Study Guide

Amos Kane in The Red Pyramid

By Rick Riordan

Amos Kane

Cry Uncle

The last time Carter and Sadie saw their uncle Amos was at Sadie's sixth birthday party, when Amos had been among those to witness their argument-inspired birthday cake explosion (at least the icing was tasty). Why had Amos been so distant? Well, the House of Life forbade him from seeing Julius or the kids (6.153). Amos broke the rule in order to try to intervene and persuade Julius not to attempt his second summoning, but, well, we all know how that went.

As soon as the kids need his help, though, Amos is totally there for them, whisking them away to his posh mansion in Brooklyn, feeding them bacon and hot chocolate on Christmas morning, and, um, accidentally betraying them to Set's minions. More on that later.

One Cool-Looking Dude

When we first meet Amos, all we know is that he is rocking a trench coat like nobody's business. Here's how Carter describes him: "He was barrel shaped, with skin the color of roasted coffee. His coat and black pinstriped suit looked expensive. He had long braided hair and wore a black fedora pulled down low over his dark round glasses. He reminded me of a jazz musician" (1.28).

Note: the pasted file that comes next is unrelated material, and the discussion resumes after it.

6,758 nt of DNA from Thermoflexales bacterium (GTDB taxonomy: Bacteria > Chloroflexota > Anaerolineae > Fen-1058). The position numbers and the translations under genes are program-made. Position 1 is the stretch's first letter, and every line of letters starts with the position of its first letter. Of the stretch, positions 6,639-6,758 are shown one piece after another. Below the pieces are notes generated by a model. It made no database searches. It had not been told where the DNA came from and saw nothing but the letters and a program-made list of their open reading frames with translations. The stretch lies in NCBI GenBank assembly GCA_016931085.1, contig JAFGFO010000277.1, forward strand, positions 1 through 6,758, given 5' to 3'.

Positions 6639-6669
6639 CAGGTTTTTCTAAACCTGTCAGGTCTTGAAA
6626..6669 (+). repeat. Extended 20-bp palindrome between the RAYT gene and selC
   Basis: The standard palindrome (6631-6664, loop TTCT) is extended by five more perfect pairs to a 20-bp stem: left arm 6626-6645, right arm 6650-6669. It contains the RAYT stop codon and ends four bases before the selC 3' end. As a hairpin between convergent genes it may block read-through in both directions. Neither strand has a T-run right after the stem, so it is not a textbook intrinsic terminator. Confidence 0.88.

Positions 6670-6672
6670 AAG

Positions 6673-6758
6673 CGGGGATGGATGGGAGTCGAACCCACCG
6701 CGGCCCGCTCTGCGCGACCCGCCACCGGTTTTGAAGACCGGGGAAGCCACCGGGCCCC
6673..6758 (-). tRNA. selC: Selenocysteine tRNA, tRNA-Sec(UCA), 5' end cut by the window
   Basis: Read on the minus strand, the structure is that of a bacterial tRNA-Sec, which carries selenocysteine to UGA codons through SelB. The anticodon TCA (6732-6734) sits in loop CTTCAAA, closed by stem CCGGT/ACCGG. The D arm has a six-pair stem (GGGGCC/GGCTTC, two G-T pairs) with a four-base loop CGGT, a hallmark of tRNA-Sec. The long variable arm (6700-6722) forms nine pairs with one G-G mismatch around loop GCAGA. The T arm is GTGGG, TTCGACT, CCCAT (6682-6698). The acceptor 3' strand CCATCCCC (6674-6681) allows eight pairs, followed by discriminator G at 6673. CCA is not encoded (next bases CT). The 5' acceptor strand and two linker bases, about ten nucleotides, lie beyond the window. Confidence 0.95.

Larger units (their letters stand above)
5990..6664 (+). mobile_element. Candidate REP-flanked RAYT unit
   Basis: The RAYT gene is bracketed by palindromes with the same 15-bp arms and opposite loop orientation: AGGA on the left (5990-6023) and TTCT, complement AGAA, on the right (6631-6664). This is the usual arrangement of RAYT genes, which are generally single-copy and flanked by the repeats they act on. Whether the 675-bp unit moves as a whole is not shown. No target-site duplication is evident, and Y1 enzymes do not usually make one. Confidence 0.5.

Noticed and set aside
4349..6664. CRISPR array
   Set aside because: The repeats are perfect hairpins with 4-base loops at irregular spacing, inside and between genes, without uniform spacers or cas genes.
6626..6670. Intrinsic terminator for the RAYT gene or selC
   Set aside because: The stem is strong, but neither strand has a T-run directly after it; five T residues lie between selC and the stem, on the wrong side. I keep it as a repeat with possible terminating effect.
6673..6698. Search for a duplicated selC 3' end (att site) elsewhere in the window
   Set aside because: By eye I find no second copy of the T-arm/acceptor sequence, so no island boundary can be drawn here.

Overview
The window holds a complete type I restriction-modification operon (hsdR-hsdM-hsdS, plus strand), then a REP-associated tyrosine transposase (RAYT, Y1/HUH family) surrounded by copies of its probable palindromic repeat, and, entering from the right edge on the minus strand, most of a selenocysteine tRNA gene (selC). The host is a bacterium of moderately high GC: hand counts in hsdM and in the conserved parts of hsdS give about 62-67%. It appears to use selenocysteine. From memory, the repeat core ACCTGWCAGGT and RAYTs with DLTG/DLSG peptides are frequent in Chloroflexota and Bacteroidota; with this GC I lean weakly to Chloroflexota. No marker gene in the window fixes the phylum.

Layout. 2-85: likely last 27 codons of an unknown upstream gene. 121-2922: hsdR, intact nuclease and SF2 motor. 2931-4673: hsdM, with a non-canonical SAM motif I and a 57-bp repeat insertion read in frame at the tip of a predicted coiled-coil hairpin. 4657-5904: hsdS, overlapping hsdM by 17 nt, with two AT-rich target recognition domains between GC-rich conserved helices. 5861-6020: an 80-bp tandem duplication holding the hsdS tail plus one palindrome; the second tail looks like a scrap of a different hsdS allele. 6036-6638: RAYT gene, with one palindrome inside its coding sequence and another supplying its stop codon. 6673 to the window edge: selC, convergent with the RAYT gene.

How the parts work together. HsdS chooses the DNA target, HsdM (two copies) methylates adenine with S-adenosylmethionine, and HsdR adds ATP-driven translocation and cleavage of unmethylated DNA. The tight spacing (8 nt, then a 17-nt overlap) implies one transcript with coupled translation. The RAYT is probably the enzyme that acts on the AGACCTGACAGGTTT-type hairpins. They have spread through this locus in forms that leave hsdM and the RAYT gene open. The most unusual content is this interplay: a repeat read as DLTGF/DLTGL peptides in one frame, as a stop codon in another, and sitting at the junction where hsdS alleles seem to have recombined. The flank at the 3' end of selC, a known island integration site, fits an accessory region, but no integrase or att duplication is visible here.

Amos appears impeccably dressed pretty much every time we see him. After being possessed by Set, Amos just isn't himself anymore—and no, it's not because Set is still there, it's because he's broken and depressed about the whole thing. Carter notices, with concern, how different Amos looks post-possession: "He'd lost too much weight. His face looked haggard. Most days he wore his bathrobe and didn't even bother to comb his hair" (41.24).

In other words, Amos's poor physical health reflects his poor mental health. It's another way in which doing the right thing in The Red Pyramid requires a lot of strength and determination. One way we know that Amos is actually a good guy is that he's physically broken up over the bad stuff is happening. Goodness often means having to sacrifice or go through some kind of difficulty in this book.

We can tell that Amos is finally on the mend when he starts to pay attention to his appearance again: "He wore a crisp new chocolate-colored suit with matching coat and fedora. His shoes were shined, his round glasses polished, and his hair freshly braided with amber beads" (41.157). It's almost as though Amos is saying: enough of being a shut-in, I have a whole wardrobe to wear.